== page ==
SKP-HAM Central Sulawesi and Monitoring Team would like to express our appreciation to the World Bank, the Ministry of Public Works & Housing (along with all the teams under NSUP-CERC/CSRRP), and the local government that has responded positively to our monitoring process. We appreciate the openness shown by all parties throughout this monitoring process.

Lastly, SKP-HAM Central Sulawesi would like to thank all parties, both individuals and institutions, who—from the disaster emergency response period up to the post-disaster rehabilitation and reconstruction process—have dedicated themselves and their institutions to assist the disaster management process on September 28, 2018, in Central Sulawesi. The people of Kaili land believe that, “belo raelo belo rakava, belo raporia belo rakava”, if kindness is sought, then kindness will be gained; and all kind deeds will be rewarded with kind deeds as well.

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Endnote

[1] In the post-disaster rehabilitation and reconstruction process in Central Sulawesi, the Ministry of Public Works & Housing is not only the executor of permanent housing’s reconstruction funded by the World Bank through NSUP-CERC (US$ 100 million) and CSRRP (US$ 150 million) but also the roadworks through WINRIP (US$ 25 million). The Ministry of Public Works & Housing is also the executor of Infrastructure Reconstruction Sector Loan (IRSL) Central Sulawesi funded by Japan International Cooperation Agency–JICA (JPN¥ 27.97 million) and Emergency Assistance for Rehabilitation and Reconstruction (EARR) funded by Asian Development Bank–ADB (US$ 279,75 million). All these fundings are loans. The total funding through loan scheme managed by the Ministry of Public Works & Housing for the post-disaster rehabilitation and reconstruction process in Central Sulawesi is around US$ 805 million or no less than Rp 11,27 trillion.

[2] All the monitoring notes and reports can be accessed through our website: https://monitoring.skp-ham.org/category/laporan-pemantauan/. The monitoring report for the period of January-September 2020 can be read and downloaded from the following link: https://monitoring.skp-ham.org/?p=3300 (English version) and https://monitoring.skp-ham.org/?p=3218 (Bahasa Indonesia version).

[3] As stated by Rezki Agung, the Head of Specific Non-Vertical Work Units (SNVT) of Housing Provision Central Sulawesi, as the institution responsible for the construction of permanent housing in Central Sulawesi. The news article can be read in the following link: https://monitoring.skp-ham.org/?p=3786.

[4] If within 11 months they were only able to reach 60% completion, with a simple calculation, they will need seven additional months to finish this phase entirely.  Based on the current progress, we suspect that the construction of permanent housing Phase 1B (CERC) will be completed entirely in April 2022.

[5] The statements from the Ministry of Public Works & Housing regarding the topic can be read in the following news links: https://monitoring.skp-ham.org/?p=2314 and https://monitoring.skp-ham.org/?p=2309.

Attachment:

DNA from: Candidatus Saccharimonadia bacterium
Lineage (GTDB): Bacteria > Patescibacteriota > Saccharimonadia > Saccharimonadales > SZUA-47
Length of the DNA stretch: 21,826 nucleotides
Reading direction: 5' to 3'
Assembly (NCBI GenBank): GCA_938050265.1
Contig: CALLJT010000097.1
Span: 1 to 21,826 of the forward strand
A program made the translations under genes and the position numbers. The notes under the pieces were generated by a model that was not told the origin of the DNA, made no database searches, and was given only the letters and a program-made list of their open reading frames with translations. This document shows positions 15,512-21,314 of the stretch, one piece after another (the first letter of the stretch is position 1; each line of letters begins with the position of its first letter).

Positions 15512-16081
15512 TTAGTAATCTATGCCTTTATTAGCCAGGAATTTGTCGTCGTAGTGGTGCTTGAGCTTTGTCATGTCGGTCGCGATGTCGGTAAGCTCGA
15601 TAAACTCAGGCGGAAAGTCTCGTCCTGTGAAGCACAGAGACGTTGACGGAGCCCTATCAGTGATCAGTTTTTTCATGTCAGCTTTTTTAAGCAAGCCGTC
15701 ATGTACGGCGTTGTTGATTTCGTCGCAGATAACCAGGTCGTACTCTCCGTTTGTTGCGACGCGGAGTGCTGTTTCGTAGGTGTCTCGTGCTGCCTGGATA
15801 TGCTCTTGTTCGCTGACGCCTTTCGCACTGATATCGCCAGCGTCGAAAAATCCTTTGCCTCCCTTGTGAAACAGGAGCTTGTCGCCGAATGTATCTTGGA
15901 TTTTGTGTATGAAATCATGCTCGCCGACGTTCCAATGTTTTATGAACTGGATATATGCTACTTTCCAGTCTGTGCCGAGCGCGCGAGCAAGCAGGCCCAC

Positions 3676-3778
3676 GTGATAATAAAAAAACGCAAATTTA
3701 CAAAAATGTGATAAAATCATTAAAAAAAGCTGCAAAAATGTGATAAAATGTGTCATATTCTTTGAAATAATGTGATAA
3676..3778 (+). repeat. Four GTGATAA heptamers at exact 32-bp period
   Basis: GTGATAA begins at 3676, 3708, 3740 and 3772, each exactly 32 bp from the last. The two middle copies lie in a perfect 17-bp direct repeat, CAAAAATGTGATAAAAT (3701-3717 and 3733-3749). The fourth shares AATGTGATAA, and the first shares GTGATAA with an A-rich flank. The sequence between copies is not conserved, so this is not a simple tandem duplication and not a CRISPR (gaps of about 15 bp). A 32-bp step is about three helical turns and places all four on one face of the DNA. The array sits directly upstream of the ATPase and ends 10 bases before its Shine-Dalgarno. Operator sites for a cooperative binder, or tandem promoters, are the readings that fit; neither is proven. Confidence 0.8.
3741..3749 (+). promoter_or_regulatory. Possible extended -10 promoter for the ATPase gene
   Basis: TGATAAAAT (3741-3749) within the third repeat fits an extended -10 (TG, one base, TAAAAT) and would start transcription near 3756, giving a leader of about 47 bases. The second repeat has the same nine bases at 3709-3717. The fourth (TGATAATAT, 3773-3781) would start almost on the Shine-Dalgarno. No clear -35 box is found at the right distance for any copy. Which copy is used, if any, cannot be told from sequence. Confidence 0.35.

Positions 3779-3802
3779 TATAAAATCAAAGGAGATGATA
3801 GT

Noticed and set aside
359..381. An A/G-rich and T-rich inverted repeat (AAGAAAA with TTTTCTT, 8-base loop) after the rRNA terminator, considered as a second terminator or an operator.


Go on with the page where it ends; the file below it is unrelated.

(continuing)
[6] The report in question is the Implementation Status and Result Report (ISR), published by the World Bank on June 4, 2021. The ISR document can be read at the following link:

http://documents.worldbank.org/curated/en/338711622832085373/Disclosable-Version-of-the-ISR-Central-Sulawesi-Rehabilitation-and-Reconstruction-Project-P169403-Sequence-No-04.

[7]See CERC-EROM, Annex 4, par. 4, p. 45.

[8] The Ministry of Public Works & Housing has a loophole that might be sought to take responsibility for the delay of the provision of permanent housing. Point 7 in the ESCP document states that “In the event of a project change, unforeseen circumstances, or performance assessment resulting further changes to the risks and impacts of the execution; the Government of Indonesia will provide additional funding if necessary, to address these risks and impacts.” The important question is, whether the Ministry of Public Works & Housing is willing to make an effort to do this or not.

[9] The Monitoring Team with BIC held several online meetings with the NSUP-CERC and CSRRP Team from the World Bank, led by Andre A. Bald. Some of which were held on June 25, 2020, November 18, 2020, and June 17, 2021. In the last meeting, as the Team Leader of NSUP-CERC and CSRRP, Andre Bald promised to arrange for another online meeting with the Monitoring Team at the end of August 2021. Until now, the meeting did not/has not been conducted, with no further notification to us.

[10] Due to the effort of the Government of Palu City, the cases of land claim at the Talise-Valangguni location currently has already found a solution. However, specifically for the Ministry of Public Works & Housing, which conducted the land clearing process at the location, if referring to the ESMF documents, both ESMF NSUP and ESMF CSRRP, they are still indebted to the people of Talise-Valangguni, which farmlands had been cleared, because these people are entitled to compensation planting.

[11] Our response to the report published by the World Bank can be read in the following link: https://monitoring.skp-ham.org/?p=4121 (English version) or https://monitoring.skp-ham.org/?p=4126 (Bahasa Indonesia version).